When Robert A. Caro published “Master of the Senate” (2002), the third volume of his voluminous multi-part life of Lyndon B. Johnson, he said he would finish his labors with just one more installment. But clearly he wasn’t being realistic.
“Master of the Senate” concluded in 1958. It left untouched the 1960 campaign, the vice presidential years and the whole of Johnson’s presidency — the Civil Rights Act, the Great Society, Vietnam. Moreover, Caro is not exactly partial to verbal economy. His books are famous, or infamous, for running on profusely — not just because of the sheer mass of his research but also because of his overflowing literary style.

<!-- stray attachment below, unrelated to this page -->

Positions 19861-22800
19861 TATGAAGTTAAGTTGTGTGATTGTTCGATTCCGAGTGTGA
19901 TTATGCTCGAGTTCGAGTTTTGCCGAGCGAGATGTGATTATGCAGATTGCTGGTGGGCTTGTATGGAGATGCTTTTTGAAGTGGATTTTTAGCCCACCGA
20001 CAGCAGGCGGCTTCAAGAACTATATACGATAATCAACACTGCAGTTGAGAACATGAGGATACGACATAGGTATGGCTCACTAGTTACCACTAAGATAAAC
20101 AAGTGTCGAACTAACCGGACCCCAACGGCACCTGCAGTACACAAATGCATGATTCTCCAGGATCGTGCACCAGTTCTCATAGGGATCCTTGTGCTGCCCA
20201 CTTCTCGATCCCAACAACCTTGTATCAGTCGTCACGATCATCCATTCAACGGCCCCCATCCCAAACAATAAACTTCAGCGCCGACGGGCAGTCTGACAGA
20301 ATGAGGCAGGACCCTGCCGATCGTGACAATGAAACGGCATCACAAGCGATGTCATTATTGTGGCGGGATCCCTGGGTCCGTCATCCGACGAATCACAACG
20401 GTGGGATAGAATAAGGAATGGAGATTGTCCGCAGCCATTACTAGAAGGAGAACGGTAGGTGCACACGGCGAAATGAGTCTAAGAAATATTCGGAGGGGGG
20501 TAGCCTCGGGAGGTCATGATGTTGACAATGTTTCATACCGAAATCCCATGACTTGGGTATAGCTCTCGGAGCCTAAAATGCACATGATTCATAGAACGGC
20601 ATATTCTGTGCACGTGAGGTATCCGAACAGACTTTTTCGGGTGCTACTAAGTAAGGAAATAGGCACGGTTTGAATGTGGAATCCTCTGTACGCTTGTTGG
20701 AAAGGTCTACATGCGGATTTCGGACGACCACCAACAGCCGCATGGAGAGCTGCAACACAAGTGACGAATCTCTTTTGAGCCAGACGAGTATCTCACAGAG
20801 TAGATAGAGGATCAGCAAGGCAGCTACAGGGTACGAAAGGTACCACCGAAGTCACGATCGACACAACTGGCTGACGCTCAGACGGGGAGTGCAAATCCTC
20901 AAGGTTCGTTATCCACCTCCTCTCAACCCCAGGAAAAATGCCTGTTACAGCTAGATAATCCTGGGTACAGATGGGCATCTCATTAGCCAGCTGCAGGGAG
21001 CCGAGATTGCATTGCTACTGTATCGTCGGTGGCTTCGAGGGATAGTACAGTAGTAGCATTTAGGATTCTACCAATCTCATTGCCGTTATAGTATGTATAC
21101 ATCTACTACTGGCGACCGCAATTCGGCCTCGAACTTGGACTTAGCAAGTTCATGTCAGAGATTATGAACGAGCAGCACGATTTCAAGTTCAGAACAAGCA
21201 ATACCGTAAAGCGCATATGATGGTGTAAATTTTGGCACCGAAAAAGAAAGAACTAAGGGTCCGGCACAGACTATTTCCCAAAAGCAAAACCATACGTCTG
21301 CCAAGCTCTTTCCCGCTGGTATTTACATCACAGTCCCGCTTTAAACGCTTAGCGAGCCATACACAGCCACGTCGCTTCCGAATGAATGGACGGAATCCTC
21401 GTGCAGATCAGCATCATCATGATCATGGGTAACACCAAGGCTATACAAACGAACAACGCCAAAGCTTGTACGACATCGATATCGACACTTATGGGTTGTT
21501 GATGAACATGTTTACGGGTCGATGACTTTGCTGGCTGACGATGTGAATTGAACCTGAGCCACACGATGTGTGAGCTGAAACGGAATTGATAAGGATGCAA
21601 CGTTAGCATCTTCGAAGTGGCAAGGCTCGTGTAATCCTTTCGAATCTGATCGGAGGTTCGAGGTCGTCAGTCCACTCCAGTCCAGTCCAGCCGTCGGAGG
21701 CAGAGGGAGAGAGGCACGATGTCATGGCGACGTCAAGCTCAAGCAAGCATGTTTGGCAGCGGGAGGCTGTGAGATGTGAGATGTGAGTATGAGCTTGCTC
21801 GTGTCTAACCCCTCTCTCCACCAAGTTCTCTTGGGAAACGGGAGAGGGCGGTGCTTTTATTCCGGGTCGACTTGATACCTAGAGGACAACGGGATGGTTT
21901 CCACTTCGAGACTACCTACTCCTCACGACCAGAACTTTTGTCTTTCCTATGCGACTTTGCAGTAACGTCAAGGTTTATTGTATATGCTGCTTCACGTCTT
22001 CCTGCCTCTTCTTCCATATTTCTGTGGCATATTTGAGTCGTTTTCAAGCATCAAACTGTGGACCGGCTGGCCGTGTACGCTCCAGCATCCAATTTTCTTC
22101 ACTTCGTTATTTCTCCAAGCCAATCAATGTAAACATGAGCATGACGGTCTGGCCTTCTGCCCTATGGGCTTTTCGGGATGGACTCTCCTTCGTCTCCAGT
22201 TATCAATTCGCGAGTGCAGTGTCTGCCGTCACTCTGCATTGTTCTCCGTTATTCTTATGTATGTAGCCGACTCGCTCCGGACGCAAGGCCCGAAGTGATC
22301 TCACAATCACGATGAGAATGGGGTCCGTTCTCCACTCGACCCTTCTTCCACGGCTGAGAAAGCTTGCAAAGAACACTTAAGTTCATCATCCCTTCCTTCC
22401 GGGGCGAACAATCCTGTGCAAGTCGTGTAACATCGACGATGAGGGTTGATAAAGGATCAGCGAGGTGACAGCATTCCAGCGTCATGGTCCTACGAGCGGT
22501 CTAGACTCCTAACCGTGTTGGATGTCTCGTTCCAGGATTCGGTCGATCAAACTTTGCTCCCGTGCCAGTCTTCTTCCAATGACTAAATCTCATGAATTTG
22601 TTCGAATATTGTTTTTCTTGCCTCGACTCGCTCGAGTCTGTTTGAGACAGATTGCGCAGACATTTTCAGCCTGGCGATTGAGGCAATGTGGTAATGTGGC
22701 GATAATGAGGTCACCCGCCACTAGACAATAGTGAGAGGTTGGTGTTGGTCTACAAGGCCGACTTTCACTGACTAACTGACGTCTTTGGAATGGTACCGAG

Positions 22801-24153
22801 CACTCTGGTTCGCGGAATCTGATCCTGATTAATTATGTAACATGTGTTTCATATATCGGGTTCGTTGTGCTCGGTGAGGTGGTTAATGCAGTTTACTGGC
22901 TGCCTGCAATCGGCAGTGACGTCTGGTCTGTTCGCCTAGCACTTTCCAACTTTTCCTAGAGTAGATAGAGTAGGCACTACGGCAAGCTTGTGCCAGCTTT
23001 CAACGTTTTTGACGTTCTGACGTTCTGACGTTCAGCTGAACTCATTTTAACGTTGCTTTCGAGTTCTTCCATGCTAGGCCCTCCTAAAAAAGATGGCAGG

Caro strives for the epic. He will make a book, or chapter, or anecdote as long as it has to be to achieve his desired effect — elongating even a single sentence, if necessary, and then stitching it together with a passel of colons, semicolons and dashes, as if scooped by the handful from his handyman’s belt. (No wonder he and his longtime editor are known to fight over punctuation.) Given all this, if the 1957 civil rights bill consumed more than 150 pages of Volume 3, how could the historic 1964 bill weigh in at anything less?